What are two or three of DXE successes that you are most proud of?
Matt: DxE helping enact California’s fur ban.
So there was a fur ban in West Hollywood in 2011. And then in 2017, we passed the fur ban in the city of Berkeley, and then in 2018, a fur ban in San Francisco, and then in 2019, a statewide fur ban in the state of California.
How did you enact the fur ban?
[We go to the city of Berkeley and say] “We’re your friendly neighborhood animal rights activists. We love you until you give us a reason not to. So what about a fur ban? Okay, thanks.”
There was a supervisor in San Francisco, Katy Tang, who was personally impacted by this article that Glenn Greenwald wrote about us and that made her inspired and that led to the fur band in San Francisco.
A sub-achievement that I'm really proud of that DXE was able to do: that fur ban in California almost did not happen. Because as it's going through the California legislature, there's like seven different votes that need to happen. And as it was halfway through, it almost got struck down because all of these people suddenly showed up and were really offended at the notion of a fur ban. [They were saying] “we need to support our free choice”, and “this is racist to be trying to ban a symbol of prestige in the black community”.
And so long story short, we blew that whole thing open and this kinda shady group [was] behind the scenes was paying these people $100, $125 to just show up and say they oppose the fur ban.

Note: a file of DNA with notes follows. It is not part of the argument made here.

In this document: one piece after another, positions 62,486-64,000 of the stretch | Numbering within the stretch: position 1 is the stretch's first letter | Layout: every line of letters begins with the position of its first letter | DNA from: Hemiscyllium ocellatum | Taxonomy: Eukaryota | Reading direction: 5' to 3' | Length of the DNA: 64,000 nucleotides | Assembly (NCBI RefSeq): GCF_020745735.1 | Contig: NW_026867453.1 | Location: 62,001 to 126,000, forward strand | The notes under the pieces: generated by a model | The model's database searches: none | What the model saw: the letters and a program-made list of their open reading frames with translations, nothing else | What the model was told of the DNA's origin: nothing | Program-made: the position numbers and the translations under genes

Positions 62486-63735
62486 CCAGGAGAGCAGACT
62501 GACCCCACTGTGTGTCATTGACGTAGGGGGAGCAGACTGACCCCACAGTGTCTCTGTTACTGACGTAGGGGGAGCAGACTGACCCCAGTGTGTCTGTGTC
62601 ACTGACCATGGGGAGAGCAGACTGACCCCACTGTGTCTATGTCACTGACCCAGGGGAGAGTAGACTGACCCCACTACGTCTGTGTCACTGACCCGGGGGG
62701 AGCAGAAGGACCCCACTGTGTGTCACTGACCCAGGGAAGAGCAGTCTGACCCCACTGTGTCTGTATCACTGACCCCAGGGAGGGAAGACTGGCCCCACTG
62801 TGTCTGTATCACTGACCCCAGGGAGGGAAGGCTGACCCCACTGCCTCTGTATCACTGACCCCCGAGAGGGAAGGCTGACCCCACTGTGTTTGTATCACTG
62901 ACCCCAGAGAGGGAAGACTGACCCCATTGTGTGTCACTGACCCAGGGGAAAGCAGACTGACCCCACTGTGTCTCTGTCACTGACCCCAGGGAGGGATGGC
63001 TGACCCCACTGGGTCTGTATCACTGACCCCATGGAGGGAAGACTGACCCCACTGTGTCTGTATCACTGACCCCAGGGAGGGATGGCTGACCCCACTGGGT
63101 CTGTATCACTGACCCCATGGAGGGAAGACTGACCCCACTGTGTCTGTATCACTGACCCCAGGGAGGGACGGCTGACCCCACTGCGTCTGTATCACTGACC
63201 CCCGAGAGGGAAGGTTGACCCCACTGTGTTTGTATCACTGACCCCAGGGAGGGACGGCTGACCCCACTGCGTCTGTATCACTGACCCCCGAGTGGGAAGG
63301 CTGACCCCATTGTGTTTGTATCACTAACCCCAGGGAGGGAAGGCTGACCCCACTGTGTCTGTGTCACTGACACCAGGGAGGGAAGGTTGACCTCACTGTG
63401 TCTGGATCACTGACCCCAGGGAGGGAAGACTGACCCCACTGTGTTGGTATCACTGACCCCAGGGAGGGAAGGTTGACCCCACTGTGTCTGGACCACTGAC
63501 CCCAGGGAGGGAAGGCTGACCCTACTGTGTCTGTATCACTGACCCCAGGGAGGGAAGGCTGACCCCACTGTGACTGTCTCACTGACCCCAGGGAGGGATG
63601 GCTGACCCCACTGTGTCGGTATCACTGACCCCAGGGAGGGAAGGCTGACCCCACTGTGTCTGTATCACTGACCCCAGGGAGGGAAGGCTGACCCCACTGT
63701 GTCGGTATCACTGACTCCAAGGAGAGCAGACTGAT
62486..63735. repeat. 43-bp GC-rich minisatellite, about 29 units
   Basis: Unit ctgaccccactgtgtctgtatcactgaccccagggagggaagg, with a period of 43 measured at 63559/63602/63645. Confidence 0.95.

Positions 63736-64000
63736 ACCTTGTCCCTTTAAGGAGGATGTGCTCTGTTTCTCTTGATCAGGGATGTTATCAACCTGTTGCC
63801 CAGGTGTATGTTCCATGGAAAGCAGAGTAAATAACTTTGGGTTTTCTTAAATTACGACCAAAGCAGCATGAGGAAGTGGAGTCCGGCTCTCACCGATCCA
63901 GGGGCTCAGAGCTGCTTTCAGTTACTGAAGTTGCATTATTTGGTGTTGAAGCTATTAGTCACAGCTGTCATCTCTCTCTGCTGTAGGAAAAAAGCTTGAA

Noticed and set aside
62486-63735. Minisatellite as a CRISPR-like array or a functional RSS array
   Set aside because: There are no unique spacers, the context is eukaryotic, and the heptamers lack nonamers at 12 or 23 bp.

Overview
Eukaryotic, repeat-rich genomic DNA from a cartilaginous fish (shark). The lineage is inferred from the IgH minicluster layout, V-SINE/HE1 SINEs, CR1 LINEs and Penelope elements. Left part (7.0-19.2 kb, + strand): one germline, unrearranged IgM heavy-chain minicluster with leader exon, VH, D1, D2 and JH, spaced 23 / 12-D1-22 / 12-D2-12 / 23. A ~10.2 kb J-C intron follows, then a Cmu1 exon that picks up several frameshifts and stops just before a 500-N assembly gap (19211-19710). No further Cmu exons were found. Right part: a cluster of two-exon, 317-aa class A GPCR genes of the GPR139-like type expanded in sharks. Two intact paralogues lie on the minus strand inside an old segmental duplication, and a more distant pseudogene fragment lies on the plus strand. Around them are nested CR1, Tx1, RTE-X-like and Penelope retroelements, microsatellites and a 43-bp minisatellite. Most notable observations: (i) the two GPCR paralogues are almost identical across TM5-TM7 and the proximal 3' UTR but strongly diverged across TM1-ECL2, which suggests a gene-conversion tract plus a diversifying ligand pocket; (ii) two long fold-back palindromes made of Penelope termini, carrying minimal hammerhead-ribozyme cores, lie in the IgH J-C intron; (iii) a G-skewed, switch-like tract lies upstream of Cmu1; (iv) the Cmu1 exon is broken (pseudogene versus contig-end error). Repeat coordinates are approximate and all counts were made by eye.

This probably will sound weird, but getting the FBI to raid sanctuaries, looking for pigs that we rescued, was a huge win. Not because I actually wanted those pigs to get recaptured, which they didn't, but just the fact that we were able to do an investigation, rescue animals from the Smithfield farm in Utah, and piss the industry off so much that they actually sent FBI agents looking for the piglets. That was probably one of the biggest turning points in D’xE’s history, where it went from “this group is doing some stuff” to “Holy shit, real serious journalists are really looking at our work.”
On an open rescue at Sunrise Farm:
Another thing that comes to mind is the first, like really big daylight rescue that we did in 2018 at Sunrise Egg Farm, which is a Whole Foods supplier in Petaluma.
And we had 500 people show up. And this is by far, the most people we've ever had at some sort of action. About 100, 150 or so people are going directly onto the property [and] start rescuing animals in broad daylight.
And people went in, they got some chickens and they walked out of that farm. And the cops were there and I think they were like, “what is happening?” Just like this idea of, “Nope, these animals are going to be rescued today” [was really powerful], and we pulled it off. So that was pretty amazing.
I would say one of our big long-term achievements is the way that our community has not only endured, but has responded and gotten even stronger in the face of repression. Because when they got FBI agents raiding farm animal sanctuaries and chasing grandmothers and grandkids home, and throwing felony charges with decades in prison hanging over people's head, that's obviously a major attempt at intimidation. And those attempts by the government are often quite successful.
And so our ability to, to rise up in the face of that and continue taking action, it's not like a one-time achievement, but an ongoing success.
What are some sister organizations who are also working on animal rights that you think are doing really good work?
Almira (with Matt in agreement):
Animal Liberation Victoria, which is an organization in Australia that […] started the idea of open rescue. Patty Mark is an activist [who] founded Animal Liberation Victoria, and I believe was the first activist to participate in open rescue. First people to just go in and be like, “you know what, we're just going to go rescue some animals because it's the right thing to do. And we're going to show our faces and we'll deal with the consequences when they come.”
Of course, PETA with their protests have inspired us a lot.